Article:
What is EXIM?

The Export-Import Bank of the United States (EXIM), the nation’s official export credit agency, is an independent federal agency with a mission of supporting American jobs by facilitating the export of U.S. goods and services. EXIM fills gaps in private export finance in order to bolster U.S. job growth. The agency provides trade financing solutions – including export credit insurance, working capital guarantees, and loan guarantees – to empower American companies selling “Made in the U.S.A.” goods and services.

Is the finance industry a competitive one? How do you deal with competition?

The finance industry is competitive. At EXIM we do not have traditional competition, but we definitely have competitive pressure. EXIM is an agency with Senate-confirmed political leadership. We do not compete with private-sector financial services, but EXIM fills the gap for American businesses by equipping them with the financing tools necessary to compete for global sales when private-sector lenders are unable or unwilling to provide financing. In fact, we often partner with the private sector to solve problems for our ultimate customers U.S. businesses. So, as I mentioned, nobody works with EXIM unless they are confident that EXIM is providing value for the fees we charge. That’s why if you look at the leadership of EXIM, you will find a group of extremely talented professionals with strong pedigrees in the financial services industry.

Which sector do you prefer: private or public?

They are both great.

I think public service attracts talented people, and everybody should serve. In public service, mission and service tend to be the key drivers – not salary. I have never been more honored than to have the opportunity to be a public servant. There is also a lot to learn in being a leader in a federal agency. It was interesting and challenging to make that transition. I had some great, experienced public officials who helped and coached me. I also have no regrets about, and was thrilled with, my experience in the private sector. Finance has always been very competitive and a forward-leaning industry with respect to technology. I have had the chance to work with extremely talented people. I found it energizing.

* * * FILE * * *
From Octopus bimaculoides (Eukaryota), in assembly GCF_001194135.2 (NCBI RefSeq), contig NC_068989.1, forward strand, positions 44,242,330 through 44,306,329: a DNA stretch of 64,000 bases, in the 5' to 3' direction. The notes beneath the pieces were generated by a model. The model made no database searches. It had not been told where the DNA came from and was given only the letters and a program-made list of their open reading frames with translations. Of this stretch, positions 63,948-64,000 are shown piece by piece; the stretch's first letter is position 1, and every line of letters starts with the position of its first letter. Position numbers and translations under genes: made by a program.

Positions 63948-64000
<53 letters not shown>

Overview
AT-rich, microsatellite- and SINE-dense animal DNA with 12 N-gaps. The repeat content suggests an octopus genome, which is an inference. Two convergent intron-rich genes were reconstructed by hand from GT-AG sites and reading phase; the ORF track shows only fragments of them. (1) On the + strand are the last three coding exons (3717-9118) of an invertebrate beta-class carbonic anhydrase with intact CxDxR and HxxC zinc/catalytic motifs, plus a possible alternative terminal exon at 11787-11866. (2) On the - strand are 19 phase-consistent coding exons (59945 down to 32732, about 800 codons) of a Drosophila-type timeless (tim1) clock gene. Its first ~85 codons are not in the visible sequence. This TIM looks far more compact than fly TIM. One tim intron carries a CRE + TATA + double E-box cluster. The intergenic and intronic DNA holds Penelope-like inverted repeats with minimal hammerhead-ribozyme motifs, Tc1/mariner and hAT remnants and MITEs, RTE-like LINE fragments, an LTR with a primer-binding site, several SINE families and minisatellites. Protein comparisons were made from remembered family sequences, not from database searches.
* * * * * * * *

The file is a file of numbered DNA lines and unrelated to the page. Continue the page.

Tell us about your responsibilities as the CIO and Senior Vice President of the agency?

My responsibility is to lead the team of professionals that provides the technology that serves our customers and EXIM staff. I oversee all the operational arms to support that technology delivery, including teams in infrastructure, information security, and telecommunications. I also oversee all the specialized financial applications and services that we deliver to EXIM’s customers as well as all the applications and services to support the agency staff.

I have the largest non-salary budget at EXIM because, after the people, technology is the most significant part of any financial company. I also have the most complex portfolio of services and contracts because of the extensive operations that my staff manages within EXIM. I also am a member of EXIM’s executive team, and I am expected to bring new ideas to the table and find ways to leverage technology for the benefit of our customers and employees.

How have you approached being a leader? What makes you unique as a CIO at EXIM?

I was very interested in learning about leadership because I was always fascinated when I met somebody who made me want to bring out the best in myself. I wondered: How did they do that? As a scientist at heart, I said, “Let’s study that.” I have a small mountain of books and took as much training in the space as I could. I am not a CIO who happens to be at EXIM. I am a commercial banking executive with deep expertise in the products, operations, and technology of international trade finance. So the main difference, in my mind, is that in addition to being respected as a technology professional, I am respected as a business colleague within the agency. Because of this framing, I can move with agility and focus beyond your normal CIO.